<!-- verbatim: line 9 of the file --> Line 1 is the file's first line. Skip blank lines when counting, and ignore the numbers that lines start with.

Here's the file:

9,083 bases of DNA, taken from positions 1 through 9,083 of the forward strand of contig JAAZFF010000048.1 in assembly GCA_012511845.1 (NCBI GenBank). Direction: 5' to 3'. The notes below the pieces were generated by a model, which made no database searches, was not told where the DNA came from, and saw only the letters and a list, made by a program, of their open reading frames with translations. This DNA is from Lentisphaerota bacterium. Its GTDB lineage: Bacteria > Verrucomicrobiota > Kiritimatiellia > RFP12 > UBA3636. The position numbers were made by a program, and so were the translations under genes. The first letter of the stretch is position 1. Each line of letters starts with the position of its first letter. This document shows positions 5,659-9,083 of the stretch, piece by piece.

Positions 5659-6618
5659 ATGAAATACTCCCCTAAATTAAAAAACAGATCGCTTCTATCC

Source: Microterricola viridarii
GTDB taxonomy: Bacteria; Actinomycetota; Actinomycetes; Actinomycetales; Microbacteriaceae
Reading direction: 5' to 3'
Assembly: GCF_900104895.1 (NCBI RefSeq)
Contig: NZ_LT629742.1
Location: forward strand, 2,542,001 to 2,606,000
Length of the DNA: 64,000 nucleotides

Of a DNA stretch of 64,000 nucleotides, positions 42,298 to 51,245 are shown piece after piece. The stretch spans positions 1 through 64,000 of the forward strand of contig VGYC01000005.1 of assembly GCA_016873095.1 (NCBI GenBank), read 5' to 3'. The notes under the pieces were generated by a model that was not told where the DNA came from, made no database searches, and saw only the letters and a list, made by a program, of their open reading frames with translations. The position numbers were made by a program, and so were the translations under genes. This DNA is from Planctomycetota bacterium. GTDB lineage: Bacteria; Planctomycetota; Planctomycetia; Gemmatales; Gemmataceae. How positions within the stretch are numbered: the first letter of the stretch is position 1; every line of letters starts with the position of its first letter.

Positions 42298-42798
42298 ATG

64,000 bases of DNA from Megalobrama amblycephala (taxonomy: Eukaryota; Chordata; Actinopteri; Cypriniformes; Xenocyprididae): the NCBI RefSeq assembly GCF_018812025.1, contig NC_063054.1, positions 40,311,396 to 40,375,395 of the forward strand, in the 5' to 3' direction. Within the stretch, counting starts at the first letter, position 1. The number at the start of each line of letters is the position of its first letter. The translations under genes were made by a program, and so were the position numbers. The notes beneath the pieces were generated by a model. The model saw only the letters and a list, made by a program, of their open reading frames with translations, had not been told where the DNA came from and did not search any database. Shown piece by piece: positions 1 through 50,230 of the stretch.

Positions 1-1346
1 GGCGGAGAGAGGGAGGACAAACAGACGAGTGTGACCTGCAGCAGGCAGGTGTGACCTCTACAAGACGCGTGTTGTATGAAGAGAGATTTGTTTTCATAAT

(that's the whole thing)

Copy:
Location: forward strand, 2,542,001 to 2,606,000